A Wandering Week in Newfoundland, part 1 of 4

They come for the fish, the birds, the mountains, the sea, the whales, the icebergs, the history, and for the people.  They leave with a spot soft in their hearts for this magical place: Newfoundland.


Salmonier Watershed, Newfoundland.

 The first thing to get straight about Newfoundland is how to pronounce the word. It takes a bit of getting used to for folks from the U.S., but the word rhymes with “understand”: NewfoundLAND.  It’s also polite to let the “found” be heard, because the locals aren’t too keen on being confused for a colony of Finland.

Speaking of colonies, the political history of this place is fascinating. Ancestors of both maritime and terrestrial native peoples began to settle here about 9000 years ago, not long after the great ice sheets had retreated from this scarred land.  Leif Erikson left his mark around 1000 AD, and the great European colonization began when John Cabot (Italy’s Giovanni Caboto) landed in 1497.  Waves of Europeans plied the waters for cod and whales, with the first English settlement established at Cupids in 1610. For the better part of 300 years, Newfoundland was an English colony with “Dominion of the British Empire” status on par with Canada, Australia, and New Zealand today. It wasn’t until 1949 that Newfoundland and Labrador became Canada’s youngest province.

St. John's

St. John’s, provincial capitol of Newfoundland and Labrador.

 Next, it’s fun to locate Newfoundland on a map, or preferably a globe. The province of Newfoundland and Labrador includes the mainland land area of Labrador and the island of Newfoundland.  Labrador is east of any place in the United States and occupies the Atlantic Time zone with the other Maritime Provinces that is one hour earlier than Eastern Time.  Newfoundland lies still farther east, occupying its own Newfoundland Time Zone that is 30 minutes ahead of Atlantic Time.  Thus, sunrise in St. John’s is one and a half hours earlier than sunrise in New York City.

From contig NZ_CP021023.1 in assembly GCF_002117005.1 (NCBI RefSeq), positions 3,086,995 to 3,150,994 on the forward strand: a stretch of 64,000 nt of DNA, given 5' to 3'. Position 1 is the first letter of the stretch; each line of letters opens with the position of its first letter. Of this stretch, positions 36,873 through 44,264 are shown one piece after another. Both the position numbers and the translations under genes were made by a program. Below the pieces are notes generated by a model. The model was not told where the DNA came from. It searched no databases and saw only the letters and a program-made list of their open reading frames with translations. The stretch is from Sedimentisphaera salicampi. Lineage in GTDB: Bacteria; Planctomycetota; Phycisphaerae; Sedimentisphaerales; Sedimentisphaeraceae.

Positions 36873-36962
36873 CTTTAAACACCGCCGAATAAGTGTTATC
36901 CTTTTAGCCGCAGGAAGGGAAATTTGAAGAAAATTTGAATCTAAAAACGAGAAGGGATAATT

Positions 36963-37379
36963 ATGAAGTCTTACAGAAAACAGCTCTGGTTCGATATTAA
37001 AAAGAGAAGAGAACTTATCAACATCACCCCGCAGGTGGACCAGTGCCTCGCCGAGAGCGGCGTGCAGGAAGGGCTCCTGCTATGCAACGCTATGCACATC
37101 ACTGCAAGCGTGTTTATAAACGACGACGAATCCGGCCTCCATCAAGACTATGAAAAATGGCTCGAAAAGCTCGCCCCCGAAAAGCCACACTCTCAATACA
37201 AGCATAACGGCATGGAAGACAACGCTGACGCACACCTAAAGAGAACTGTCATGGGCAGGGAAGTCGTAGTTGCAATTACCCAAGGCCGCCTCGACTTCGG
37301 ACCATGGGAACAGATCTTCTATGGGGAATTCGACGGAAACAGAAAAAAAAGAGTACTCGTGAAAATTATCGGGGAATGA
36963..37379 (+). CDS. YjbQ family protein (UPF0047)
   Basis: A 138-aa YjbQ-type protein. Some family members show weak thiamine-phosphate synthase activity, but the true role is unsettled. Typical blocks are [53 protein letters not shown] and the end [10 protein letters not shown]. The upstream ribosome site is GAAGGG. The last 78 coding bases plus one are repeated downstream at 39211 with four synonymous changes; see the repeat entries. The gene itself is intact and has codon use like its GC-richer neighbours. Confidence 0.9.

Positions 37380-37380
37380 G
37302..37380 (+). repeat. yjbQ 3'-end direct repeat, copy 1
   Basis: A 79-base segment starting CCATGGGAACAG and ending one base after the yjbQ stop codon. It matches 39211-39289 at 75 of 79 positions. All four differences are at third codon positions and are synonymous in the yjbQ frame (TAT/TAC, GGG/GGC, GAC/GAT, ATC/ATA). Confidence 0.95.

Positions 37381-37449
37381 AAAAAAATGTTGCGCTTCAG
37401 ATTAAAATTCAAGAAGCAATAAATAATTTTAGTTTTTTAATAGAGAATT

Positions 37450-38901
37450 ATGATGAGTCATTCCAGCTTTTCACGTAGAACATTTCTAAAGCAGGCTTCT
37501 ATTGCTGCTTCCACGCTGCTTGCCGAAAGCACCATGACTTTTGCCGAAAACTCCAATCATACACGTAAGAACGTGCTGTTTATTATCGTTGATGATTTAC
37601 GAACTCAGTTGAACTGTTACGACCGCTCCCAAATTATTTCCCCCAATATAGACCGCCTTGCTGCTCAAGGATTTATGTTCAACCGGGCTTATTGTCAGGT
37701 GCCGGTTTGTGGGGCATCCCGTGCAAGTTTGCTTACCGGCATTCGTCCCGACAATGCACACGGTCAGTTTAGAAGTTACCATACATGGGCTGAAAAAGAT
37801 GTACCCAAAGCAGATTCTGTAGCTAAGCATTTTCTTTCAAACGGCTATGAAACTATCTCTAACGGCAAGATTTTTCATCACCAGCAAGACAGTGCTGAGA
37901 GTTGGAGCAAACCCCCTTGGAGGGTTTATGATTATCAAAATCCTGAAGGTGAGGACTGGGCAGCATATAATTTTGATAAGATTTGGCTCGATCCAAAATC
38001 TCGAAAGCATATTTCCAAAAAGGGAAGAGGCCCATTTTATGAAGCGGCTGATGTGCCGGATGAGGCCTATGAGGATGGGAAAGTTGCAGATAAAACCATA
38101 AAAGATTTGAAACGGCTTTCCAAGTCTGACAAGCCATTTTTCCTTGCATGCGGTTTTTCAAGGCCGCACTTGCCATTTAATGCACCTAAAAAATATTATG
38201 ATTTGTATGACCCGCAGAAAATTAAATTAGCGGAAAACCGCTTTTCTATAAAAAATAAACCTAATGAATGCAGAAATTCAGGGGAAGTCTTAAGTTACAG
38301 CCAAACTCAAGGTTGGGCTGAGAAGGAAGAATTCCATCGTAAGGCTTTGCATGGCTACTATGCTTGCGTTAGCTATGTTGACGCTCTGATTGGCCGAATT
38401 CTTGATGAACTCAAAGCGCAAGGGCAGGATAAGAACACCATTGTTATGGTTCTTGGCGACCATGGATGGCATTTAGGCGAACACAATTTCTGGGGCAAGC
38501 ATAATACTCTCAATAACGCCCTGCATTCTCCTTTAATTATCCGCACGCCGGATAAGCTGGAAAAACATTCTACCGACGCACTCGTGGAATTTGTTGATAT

newfoundlandmap NfldMap2 fig010_avalon

Because it is well to the east of the United States, Newfoundland seems to sit in the middle of the North Atlantic. The island’s complex shape with long peninsulas forming deep bays contributes to the near constant reminder that the ocean is never far away (as does the prevailing fog and rain). This feeling is accentuated on the Avalon Peninsula where most natives live and where most tourists visit.  The Avalon is technically a peninsula of an island though its bays cut so deeply that they make it feel like an island unto itself. Trinity, Conception, Placentia, and St. Mary’s bays shape the history, weather, and culture of the Avalon Peninsula.


Cape Spear, the first place in North America to greet the new day.

Thanks to a world-class family reunion (from my wife’s side), I recently had the good fortune to spend a week on the Avalon Peninsula.  I ate lots of the world’s best cod – even kissed a cod! – enjoyed mussels, and warmed up with a delicious moose stew.  I drank beer brewed with water that fell as snow about 25,000 years ago. I touched some of the oldest rocks on earth.  Amid the many family gatherings, I was able to get out a bit and explore some more (I visited briefly 13 years ago) of the wildlife, history, and culture of this place.  The next few posts will feature birding and exploring around the Avalon Peninsula during the first week of August, 2013.  Enjoy!


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3 Responses to A Wandering Week in Newfoundland, part 1 of 4

  1. Very well written, short but yet full of information regarding the history, culture and geography of Newfoundland. Impressed.


  2. Thank you, Maureen! I know it might seem corny to Newfoundlanders, but I find when talking to folks from the States that just getting them to realize where it is on a map is a big deal.


  3. Tess Griffin says:

    Thanks for the presentation. Will this be available in book form when you have completed the travels?!! Just kidding, loved it!


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